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Bhang eaters before two huts

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Bhang eaters before two huts

Pemji, Indian, b. 19th century

Creation date: ca. 1790
Creation place: India

Other Information

Type: Watercolor Painting
Medium and Support: Opaque watercolor on paper
Credit Line: Edwin Binney 3rd Collection
Accession Number: 1990.642
State/Province: Rajasthan
Dimensions: 8 1/16 in. x 11 7/8 in. (20.5 cm x 30.2 cm)

Provenance

Mark Zebrowski, London, England ( - April 10, 1981)

Edwin Binney 3rd, San Diego, California (April 10, 1981 - August 27, 1990)

San Diego Museum of Art, San Diego, California (August 27, 1990 - )

Label Copy

Shiva: Destroyer of Time (2003)

INTOXICATED DEVOTEES
Opaque watercolor on paper
ca. 1810
Pemji
Rajasthan, Mewar
Edwin Binney 3rd Collection
1990:642

The subject of this painting by the artist Pemji, known for humorous pictures, is similar to the nearby Mughal painting of “bhang-drinkers:” followers of Shiva who take drugs. The stylistic difference is obvious, as is a degree of familiarity by the artist of the actual scene depicted. Pemji’s far less sophisticated picture is nonetheless the more “realistic.” These are not demons of someone’s imagination, but a group of men who look truly “stoned.” Vacant gazes and lines under the eyes of this group register the potent nature of the substance, which is being offered from beaten metal bowls.

The men sit in front of two huts, holding pipes, suggesting the substance involved may be hashish or opium. (many different hallucinogenic plants were used by yogis as part of their practice.) One fellow sitting on a carpet seems to be able to read; he is fanned by a small companion, who looks like he is about to fall over. Two forest-dwellers in the middle try with some apparent difficulty to draw arms against one another. Many figures are slumped forward, attending only to their reveries. One fellow tries to dislodge a monkey from his back. In the manner of many unorthodox Shaivite followers, the men keep dogs, considered in polite society to be unclean scavengers. One dog barks into the ear of a yogi, who seems not to notice. Another dog and a small rodent are attracted to the contents of the bowls.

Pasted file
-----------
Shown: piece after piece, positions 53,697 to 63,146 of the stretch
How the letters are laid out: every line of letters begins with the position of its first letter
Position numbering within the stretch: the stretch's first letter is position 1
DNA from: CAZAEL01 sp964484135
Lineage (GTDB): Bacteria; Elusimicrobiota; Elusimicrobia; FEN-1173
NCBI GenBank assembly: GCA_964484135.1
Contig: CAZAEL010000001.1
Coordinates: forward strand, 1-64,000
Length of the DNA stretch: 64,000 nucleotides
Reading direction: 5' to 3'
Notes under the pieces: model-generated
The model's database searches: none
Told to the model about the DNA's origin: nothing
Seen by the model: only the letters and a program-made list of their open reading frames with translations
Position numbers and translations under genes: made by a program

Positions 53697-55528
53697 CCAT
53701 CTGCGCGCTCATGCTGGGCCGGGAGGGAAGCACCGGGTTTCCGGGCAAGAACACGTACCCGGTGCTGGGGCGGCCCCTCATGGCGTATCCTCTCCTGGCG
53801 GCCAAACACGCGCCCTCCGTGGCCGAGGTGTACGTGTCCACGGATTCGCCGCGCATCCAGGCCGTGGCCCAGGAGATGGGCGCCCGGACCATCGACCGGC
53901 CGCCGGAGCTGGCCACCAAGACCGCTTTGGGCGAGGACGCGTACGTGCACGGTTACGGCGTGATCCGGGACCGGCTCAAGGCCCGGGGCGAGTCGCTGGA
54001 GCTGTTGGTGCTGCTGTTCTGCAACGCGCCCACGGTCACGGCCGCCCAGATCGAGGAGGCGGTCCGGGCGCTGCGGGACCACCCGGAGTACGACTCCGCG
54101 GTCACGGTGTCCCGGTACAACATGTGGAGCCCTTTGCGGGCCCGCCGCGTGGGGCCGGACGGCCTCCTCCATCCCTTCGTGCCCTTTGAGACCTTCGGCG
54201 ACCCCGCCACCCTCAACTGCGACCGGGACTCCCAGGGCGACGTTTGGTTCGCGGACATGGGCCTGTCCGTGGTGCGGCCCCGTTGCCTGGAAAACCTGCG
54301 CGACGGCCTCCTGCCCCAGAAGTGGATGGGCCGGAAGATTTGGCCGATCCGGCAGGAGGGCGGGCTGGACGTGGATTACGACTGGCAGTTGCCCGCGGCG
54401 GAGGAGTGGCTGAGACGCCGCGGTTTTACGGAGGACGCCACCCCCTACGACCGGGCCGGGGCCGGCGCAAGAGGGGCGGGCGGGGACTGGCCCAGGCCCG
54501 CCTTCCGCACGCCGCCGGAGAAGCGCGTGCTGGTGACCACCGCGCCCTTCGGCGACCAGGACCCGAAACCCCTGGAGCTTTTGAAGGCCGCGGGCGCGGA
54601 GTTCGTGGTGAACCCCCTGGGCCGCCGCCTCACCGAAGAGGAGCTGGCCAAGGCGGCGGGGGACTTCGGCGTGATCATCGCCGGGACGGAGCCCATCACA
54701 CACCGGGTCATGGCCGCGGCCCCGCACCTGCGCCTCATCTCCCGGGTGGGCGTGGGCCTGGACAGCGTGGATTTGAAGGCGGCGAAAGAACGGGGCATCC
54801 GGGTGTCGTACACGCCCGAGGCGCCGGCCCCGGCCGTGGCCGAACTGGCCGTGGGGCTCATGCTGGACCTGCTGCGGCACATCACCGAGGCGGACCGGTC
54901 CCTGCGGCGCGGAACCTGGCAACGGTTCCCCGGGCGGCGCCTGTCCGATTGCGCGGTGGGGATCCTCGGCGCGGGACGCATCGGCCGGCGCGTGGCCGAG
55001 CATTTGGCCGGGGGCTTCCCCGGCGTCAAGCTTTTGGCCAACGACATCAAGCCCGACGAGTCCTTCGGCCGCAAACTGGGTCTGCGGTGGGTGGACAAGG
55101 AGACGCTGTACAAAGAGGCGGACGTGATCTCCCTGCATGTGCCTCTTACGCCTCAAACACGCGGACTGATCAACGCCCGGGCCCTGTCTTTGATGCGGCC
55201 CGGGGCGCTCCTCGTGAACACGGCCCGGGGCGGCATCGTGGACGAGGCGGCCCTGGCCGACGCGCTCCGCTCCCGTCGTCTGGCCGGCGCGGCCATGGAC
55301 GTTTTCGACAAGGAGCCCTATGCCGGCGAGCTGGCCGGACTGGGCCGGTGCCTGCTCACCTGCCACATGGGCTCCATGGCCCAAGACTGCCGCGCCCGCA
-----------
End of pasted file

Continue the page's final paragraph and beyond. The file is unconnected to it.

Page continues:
Last Updated: 5/29/2019

Bibliography

This object has the following bibliographic references:

Amina Okada. Pouvoir et Désir: Miniatures Indiennes, Collection Edwin Binney 3rd du San Diego Museum of Art Paris musées/Éditions Findakly. Paris/Suilly-la-Tour, France, 2002
Page Number: 59


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